Taking Pride in School Health Services in Wakefield

Setting up the pilot

Step 1:  The Healthy Schools Development Worker and the Teenage Pregnancy Co-ordinator wrote and presented a briefing paper to the Chief Executive and Directors of the two local PCTs and the Education Senior Management Team in the Local Authority in 2004. The response was positive and high-level support was secured to pilot a school-based health service in 3 secondary schools.

Step 2:  The Teenage Pregnancy and Parenthood Strategy and Wakefield Healthy School Programme funded start up costs for the pilot.

Step 3:  A strategic and commissioning group was established with stakeholders across education and health. Their role was to oversee the pilot and guide future developments.

Step 4: The support of the Head teachers in three pilot schools was gained

Step 5: Each school set up an Operational Group with representatives from senior management. The groups assessed need, produced action plans, and carried out the operational detail needed.  The group also looked into the importance of involving pupils at each school in the development of the services being set up.

Step 6: Additional funding was secured from other sources including CAMHS and the Drugs Strategy

Step 7: Each school appointed a school based health service Coordinator. 

The strategic and commissioning group provided a structure to monitor and guide progress across the three pilots, but each operational group had space to tailor the development of the service to the needs and style of each of the three schools.

Cathedral High School
Cathedral High School is the latest school in Wakefield to launch their school-based health service. The launch event in July 2007 was designed to raise awareness about the service with students, parents and the wider community. School review day was chosen for the event as parents come into school with their children on this day. The day was organised as follows:

- Pictures of the health centre were shown on the plasma screen
- The post-16 performing arts students performed an original piece on the theme of HIV/AIDS
- Agencies delivering services in the school set up information stalls in the dining hall
- The event was attended by governors and local health professionals and local press were invited

Before the centre opened, all Year 7 and Year 10 students completed a health needs assessment, which was carried out by the school nurse. This identified a range of concerns including mental health, sexual health and substance misuse. Other agencies also contributed to the assessment of health and support needs including the Connexions Personal Adviser and the Manager of the school's Student Centre. A growing range of specialist providers now run drop-in sessions from the health centre offering one-to-one support.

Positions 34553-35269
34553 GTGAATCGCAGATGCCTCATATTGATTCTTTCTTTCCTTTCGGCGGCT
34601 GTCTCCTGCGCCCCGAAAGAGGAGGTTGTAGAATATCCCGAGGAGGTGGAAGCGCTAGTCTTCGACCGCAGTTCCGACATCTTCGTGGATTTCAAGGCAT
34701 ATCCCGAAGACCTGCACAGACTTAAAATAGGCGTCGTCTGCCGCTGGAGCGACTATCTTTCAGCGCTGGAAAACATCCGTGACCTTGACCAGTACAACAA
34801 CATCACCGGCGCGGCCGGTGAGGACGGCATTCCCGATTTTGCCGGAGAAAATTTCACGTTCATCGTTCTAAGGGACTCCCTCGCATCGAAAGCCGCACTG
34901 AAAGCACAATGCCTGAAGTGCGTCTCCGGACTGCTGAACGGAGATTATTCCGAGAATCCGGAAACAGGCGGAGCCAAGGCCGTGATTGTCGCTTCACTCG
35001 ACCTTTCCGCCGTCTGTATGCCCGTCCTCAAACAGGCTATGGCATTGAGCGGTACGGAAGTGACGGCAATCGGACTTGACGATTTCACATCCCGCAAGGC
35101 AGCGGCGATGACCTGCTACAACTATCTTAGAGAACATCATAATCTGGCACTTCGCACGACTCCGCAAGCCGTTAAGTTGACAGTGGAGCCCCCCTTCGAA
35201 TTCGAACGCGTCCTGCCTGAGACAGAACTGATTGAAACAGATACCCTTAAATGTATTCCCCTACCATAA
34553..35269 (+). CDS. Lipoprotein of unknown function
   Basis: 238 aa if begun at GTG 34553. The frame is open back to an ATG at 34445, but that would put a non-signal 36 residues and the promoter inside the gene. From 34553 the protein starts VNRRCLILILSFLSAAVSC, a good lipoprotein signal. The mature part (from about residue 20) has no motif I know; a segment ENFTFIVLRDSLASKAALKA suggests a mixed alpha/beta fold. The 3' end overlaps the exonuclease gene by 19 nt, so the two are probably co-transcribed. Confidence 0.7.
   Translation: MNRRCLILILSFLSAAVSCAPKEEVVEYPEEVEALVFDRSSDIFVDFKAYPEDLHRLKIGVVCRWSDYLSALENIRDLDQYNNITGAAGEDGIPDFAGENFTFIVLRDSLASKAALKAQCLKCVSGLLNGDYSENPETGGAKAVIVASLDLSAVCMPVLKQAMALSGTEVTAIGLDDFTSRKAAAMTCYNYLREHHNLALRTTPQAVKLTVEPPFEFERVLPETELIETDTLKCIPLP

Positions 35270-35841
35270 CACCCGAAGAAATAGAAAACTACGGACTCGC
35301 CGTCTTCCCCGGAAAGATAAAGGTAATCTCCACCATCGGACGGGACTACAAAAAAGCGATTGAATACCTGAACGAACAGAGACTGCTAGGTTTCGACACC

Group work sessions are also on offer, enabling young people to address issues that are of particular concern or interest to them in a non-formal environment.  Smoking cessation and Barnados young carer's group have been run in this way. A group work session on sexual health is planned for the future.

Airedale High School
POD 4U is the name given to the school-based health service at Airedale High School. Staff and students have a sense of pride in the service. Yvette Cooper, MP attended the opening of the centre in 2006. The Head sees the service as an important feature of the school and regularly brings visitors to see POD 4U.

Young people first find out about the pod on their transition visit to the High School when they are still in Year 6. Right from the start, Year 7 pupils can volunteer as peer mentors. Following a 2-day training programme they proudly wear a badge to identify themselves to other students and encourage their peers to visit the POD if they need further help.

Castleford High School
The Step-in centre at Castleford High School offers a service valued by staff and pupils. Before the centre opened the school nurse had a room at the back of a classroom. This made it awkward for young people to access. A suitable room was identified to be converted - and was made to feel less clinical, with leaflets to pick up and comfy chairs.  Now the school nurse, 1st Aider and Connexions Advisor are all based in the Step-in centre. It is much easier for young people to access and numbers using the service have increased.

The service is complemented by the PSHE programme. All tutors have received training from the PSHE Coordinator and school nurse and deliver 1 hour a week to their form group.  The links between sex and alcohol are explored as part of PSHE, and the school nurse does a session on contraception. Small groups of students identified to be at risk are also offered intensive SRE.

Learning and future developments

It is hoped that school-based health services can be rolled out to all secondary schools in Wakefield. earning from the pilot phase suggests:
- Exploration of the possibility of links to GP's surgeries and services
- Linking all three service coordinators in the pilot schools and supporting their training and development
- The development of the peer mentoring initiative and evaluation of its impact on the success of the service
- Supporting the services to become self-sustaining in terms of funding

Contact email:  teenage.pregnancy@wdpct.nhs.uk